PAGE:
The opposition says shrinking support for Erdogan would mark the beginning of the end of his 16-year rule.
Sunday's local elections were widely seen as a gauge of support for Erdogan as the nation of 81 million faces a daunting economic recession. The Turkish leader was sworn in with nearly untrammelled powers after last year's general elections that followed a 2017 constitutional amendment to change Turkey's political framework into an executive presidency from a parliamentary system.
If confirmed, the swings in Ankara and Istanbul could be excruciating for the politician who campaigned hard to retain hold of them.
If the opposition won in Istanbul, Turkey's largest city and commercial hub, that would be a watershed moment.
The overall share of the votes for Erdogan's alliance, however, didn't change much since last year's presidential vote as he maintained his hold on the interior of the country. But he did not refer directly to the loss of Ankara.
"Turkey's regime now signals that it won't give up Istanbul, regardless of vote distribution", Timur Kuran, professor of economics and political science at Duke University, said on Twitter. "The basic problem is that Erdogan is not able to get votes from middle-income earners, who believe that the economy, education and urban administration are not run well".
But in crucial mayoral races, the CHP declared victory in the capital, Ankara, and in the major city of Izmir.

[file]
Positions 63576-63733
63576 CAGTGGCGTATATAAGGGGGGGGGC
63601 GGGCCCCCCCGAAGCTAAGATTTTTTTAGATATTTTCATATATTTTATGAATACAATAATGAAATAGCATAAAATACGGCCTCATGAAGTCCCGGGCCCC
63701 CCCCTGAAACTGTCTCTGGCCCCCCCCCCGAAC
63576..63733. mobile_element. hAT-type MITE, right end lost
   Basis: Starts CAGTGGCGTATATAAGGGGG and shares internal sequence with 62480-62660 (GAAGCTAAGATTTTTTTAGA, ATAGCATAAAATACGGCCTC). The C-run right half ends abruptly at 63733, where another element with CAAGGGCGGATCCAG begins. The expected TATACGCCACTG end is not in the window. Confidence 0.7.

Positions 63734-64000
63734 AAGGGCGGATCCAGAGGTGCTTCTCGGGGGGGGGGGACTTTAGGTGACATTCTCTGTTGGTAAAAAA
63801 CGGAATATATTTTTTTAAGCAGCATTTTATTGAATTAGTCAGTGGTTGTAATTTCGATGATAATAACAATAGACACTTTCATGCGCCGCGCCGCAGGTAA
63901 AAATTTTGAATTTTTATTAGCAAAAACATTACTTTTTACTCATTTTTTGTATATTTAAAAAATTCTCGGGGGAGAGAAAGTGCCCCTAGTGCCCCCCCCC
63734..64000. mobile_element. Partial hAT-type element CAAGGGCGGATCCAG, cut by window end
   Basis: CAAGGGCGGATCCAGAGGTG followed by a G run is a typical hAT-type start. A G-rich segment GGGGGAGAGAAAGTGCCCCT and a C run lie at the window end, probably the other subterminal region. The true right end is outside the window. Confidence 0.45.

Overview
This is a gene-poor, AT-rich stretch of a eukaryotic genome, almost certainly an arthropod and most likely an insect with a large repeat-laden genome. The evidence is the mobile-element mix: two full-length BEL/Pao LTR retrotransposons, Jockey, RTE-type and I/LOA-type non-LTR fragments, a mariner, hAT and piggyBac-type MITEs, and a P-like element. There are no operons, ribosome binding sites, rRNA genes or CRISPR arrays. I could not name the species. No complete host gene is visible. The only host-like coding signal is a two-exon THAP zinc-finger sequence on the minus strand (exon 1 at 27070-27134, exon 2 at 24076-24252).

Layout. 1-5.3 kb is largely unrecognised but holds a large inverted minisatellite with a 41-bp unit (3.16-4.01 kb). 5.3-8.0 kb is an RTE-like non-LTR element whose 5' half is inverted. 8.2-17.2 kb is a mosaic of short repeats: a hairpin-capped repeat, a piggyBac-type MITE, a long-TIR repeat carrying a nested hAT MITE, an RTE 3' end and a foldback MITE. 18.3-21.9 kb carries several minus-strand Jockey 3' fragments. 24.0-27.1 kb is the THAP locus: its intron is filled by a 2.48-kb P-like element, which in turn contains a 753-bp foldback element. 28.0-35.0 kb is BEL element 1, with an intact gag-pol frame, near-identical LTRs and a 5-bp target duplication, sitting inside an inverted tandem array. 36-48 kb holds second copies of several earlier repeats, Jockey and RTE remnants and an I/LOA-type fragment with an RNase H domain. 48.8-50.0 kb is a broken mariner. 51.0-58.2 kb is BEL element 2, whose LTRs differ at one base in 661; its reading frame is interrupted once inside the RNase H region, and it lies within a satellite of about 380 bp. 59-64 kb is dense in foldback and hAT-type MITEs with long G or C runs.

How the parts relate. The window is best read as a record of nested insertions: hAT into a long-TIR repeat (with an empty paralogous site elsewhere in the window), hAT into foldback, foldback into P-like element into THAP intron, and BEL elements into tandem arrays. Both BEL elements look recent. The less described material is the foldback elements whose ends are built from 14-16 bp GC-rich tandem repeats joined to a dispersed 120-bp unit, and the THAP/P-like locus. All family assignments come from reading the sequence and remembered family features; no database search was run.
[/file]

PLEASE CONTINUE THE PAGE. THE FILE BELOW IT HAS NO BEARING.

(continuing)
The last results published by Anadolu gave the AKP a lead of just 4,000 votes and the ruling party said it planned to challenge tens of thousands of ballots it considered invalid in both of the major cities.
Ekrem Imamoglu, the candidate from the main opposition Republican People's Party (CHP), had won 48.79 percent of the votes, as against 48.51 percent for Yildirim, according to the latest data unveiled by the state-run Anadolu Agency.
"I would like to announce to Istanbul's residents and all of Turkey that our numbers show that it is clear we won Istanbul", Imamoglu said in a speech in the early hours of Monday. Erdogan's Justice and Development Party has been in control of the city for over 15 years. Erdogan's own ascent to power began there in 1994.
"In Istanbul, the majority of the districts are either ours or head-to-head".
The government had led a hostile campaign against Yavas and his party, accusing him of forgery and tax evasion.
Preliminary results showed the opposition flipping the capital Ankara and surrounding areas from Erdogan's alliance, and taking control of key Mediterranean coastal cities. Both parties had earlier claimed victory.
Erdogan plans to respond to the elections with stepped-up austerity and war.
But the recent economic troubles took a toll on party support, two AK Party sources said, after the lira slumped against the dollar a year ago, inflation jumped to 20 percent, unemployment climbed and the economy tipped into recession.
The official added that holding peaceful elections is another sign of democracy in Turkey.
In predominantly Kurdish provinces, a pro-Kurdish party won seven top mayoral seats but lost some strongholds, including southeastern Sirnak province, to the ruling party.
The Turkish leader did not directly mention the full election results there or in Istanbul.
Political parties have three days to submit objections and official results are expected in the coming days.